n Turkey, at the Incirlik Air Base, airman Joseph Fullam was a military policeman working the “search pits,” open-air posts where Americans hunt for explosives and weapons in passing cars and vehicles. Shifts lasted 12 hours, in desert heat of up to 110 degrees.
He and his Air Force buddies on the base were envious of the military dog handlers they worked next to because they were required to take air-conditioned breaks every four hours — for the benefit of the bomb-sniffing dogs. But Fullam did get to work with the dog handlers doing search and bite training.
And yes, there were casualties in his unit, he says quietly. As has been reported increasingly in the media, many soldiers have taken their own lives. Two sergeants in Fullam’s unit did. Two others perished accidentally while the unit was stationed at home in Montana.
Now, after four-and-a-half years in the Air Force and two years of civilian life, Fullam, 25, can hardly believe his good fortune. He is a criminal justice major at FDU’s Metropolitan Campus with his sights set on a career in drug enforcement or homeland security. His Post- 9/11 GI Bill benefits are paying his tuition and will subsidize his Hackensack apartment rent. Until his GI benefits expire, Fullam won’t have to touch the college fund he accumulated as an elevator mechanic after he left the Air Force in 2008.
“It was a complete shock,” Fullam says, when he went to FDU’s Office of Veterans Services (OVS) in winter 2010 and learned from Ariel “AJ” Luna, the OVS director, about the generous benefits he could receive. “Ariel and the whole school, the way they bend over backwards to help you with pretty much anything — it’s been great.”
ullam is part of a vanguard, one of thousands of military veterans to return to U.S. civilian life after deployment in Iraq, Afghanistan and other global hotspots. In gratitude for their service, the U.S. Congress voted in 2008 to upgrade the legislation that educated 8 million veterans after World War II but had failed to keep up with the rising cost of higher education.
The Post-9/11 GI Bill, which took effect in August 2009, pays up to 100 percent of a qualified veteran’s tuition at the most expensive public school in the state in which the veteran enrolls. But private schools can participate in the Yellow Ribbon Program, which pays the remainder of a qualified veteran’s tuition, divided equally between a grant from the school and an additional Veterans Administration (VA) payment.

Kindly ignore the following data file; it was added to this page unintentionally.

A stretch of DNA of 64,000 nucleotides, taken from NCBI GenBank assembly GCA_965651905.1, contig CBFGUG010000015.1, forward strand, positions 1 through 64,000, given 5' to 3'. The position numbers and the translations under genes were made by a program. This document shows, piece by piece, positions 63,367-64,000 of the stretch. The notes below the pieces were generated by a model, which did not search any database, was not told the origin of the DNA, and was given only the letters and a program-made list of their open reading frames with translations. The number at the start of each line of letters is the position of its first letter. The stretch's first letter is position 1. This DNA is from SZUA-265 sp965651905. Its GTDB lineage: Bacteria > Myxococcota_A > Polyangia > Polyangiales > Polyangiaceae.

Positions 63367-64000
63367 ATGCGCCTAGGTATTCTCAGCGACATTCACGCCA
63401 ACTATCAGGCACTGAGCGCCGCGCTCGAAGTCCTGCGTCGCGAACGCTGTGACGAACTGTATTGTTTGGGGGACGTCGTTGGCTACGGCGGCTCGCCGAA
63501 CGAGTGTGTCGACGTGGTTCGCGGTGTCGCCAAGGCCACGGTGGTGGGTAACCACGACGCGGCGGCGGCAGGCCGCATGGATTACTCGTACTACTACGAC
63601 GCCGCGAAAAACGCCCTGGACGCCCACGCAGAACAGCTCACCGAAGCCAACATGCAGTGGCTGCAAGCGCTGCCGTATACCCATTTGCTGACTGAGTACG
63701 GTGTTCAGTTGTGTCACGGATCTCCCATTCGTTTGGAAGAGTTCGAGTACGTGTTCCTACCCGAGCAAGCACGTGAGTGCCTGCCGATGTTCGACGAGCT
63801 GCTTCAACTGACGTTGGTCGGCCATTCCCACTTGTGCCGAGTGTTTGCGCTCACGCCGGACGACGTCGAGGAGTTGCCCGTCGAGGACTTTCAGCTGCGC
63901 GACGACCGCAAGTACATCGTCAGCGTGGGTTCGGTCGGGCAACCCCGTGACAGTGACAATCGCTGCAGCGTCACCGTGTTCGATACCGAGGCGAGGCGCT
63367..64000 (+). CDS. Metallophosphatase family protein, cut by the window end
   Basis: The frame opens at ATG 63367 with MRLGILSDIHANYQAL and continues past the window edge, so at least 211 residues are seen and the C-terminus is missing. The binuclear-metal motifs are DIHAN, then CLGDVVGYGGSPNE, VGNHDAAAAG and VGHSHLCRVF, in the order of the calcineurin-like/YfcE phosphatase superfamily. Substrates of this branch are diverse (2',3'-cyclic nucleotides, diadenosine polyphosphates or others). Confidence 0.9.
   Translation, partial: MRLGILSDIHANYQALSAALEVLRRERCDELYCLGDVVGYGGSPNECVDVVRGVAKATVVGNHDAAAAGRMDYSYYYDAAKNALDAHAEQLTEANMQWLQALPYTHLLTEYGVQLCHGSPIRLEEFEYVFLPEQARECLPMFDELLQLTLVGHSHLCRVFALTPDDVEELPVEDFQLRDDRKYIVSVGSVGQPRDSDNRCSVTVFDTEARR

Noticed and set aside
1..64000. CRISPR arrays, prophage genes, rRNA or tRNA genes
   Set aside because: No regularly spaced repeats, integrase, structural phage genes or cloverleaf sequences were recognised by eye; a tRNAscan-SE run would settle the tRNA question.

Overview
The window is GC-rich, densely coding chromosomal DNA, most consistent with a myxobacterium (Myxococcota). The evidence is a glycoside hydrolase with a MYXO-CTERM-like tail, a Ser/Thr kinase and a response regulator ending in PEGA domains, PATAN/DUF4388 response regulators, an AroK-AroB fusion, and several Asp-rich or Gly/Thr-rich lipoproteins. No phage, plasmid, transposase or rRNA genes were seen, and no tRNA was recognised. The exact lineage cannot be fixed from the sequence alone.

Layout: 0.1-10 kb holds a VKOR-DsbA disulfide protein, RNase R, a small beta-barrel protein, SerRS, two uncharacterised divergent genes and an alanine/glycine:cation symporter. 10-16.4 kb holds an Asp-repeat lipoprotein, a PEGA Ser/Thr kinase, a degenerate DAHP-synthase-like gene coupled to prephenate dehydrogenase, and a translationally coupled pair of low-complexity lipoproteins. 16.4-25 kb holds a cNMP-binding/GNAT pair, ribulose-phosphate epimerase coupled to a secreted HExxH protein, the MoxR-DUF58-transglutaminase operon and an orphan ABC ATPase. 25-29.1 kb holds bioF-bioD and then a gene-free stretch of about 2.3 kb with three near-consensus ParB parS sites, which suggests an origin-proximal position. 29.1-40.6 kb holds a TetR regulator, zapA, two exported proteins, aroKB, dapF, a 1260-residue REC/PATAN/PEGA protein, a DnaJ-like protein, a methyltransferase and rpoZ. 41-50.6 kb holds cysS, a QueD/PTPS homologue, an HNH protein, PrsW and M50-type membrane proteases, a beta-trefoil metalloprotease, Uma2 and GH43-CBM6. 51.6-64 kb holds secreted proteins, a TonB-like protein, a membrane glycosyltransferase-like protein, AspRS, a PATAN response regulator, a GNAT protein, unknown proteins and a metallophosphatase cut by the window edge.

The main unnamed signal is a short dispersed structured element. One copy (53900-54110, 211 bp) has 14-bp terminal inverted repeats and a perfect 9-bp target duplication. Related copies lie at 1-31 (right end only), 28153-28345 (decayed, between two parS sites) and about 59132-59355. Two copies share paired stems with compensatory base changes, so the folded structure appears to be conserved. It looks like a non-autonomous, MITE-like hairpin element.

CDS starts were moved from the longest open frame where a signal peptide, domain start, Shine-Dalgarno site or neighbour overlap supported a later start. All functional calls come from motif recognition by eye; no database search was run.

“Since the passage of the first GI Bill, FDU has been well-known for educating veterans,” says President J. Michael Adams, himself a former sergeant in the U.S. Army. “We have continued this tradition, and I believe today FDU is the most veteran-friendly university in New Jersey.”
Even before the recent bill was passed, FDU had a number of key programs in place. For example, the Center for Psychological Services has been treating veterans since 1983, and the Anthony J. Petrocelli College of Continuing Studies has provided online and affordable degree programs for National Guard members since 2003.
Gearing up for the expected influx of veterans, FDU created both an Office of Veterans Services and a Veterans Services Advisory Board to manage and oversee the wide
range of benefits, assistance and programs for veterans.
In 2009, FDU’s model programs for veterans were
nationally recognized when the American Council on Education
and the Wal-Mart Foundation named FDU as one
of just 20 colleges — and one of only two private schools
— to earn a $100,000 Success for Veterans grant.
FDU also has provided training and guidance to other
colleges seeking to assist veterans. “We understand the responsibility
of leadership in this area,” Adams says. “This is
a collective effort, and institutions should work together to
serve those who so selflessly served our nation.”
Far more than most private universities, FDU has embraced
the Yellow Ribbon Program, placing no limits on
the number of scholarships it awards or duration of study
at the University. “Some universities set a cap,” says Jason
Scorza, associate provost for global learning and co-chair
of the Veterans Services Advisory Board. “They’ll give only
10 Yellow Ribbon scholarships per year, or they exclude
graduate programs or doctoral programs.
“At FDU, we decided we would offer the grant to any
qualified student,” he says. “As a result, any veteran who meets
the qualifications for admission and for the Yellow Ribbon
program can come to the University for free.” Thirty-four
student veterans had Yellow Ribbon scholarships at FDU
in spring 2010, a number that is expected to grow.
Total veteran enrollment at FDU increased from 70 in
2008 to 170 in spring 2010, the largest enrollment of veterans
among New Jersey’s independent colleges. This is
partly due to the sheer numbers of returning veterans,
Scorza notes. (Almost 3,000 veterans returned to New
Jersey in June 2009 alone.) But Luna says FDU’s reputation
for supporting veterans is spreading rapidly, and the University
could host many more student veterans in a few years.
*This page ammended February 7, 2013 — RM.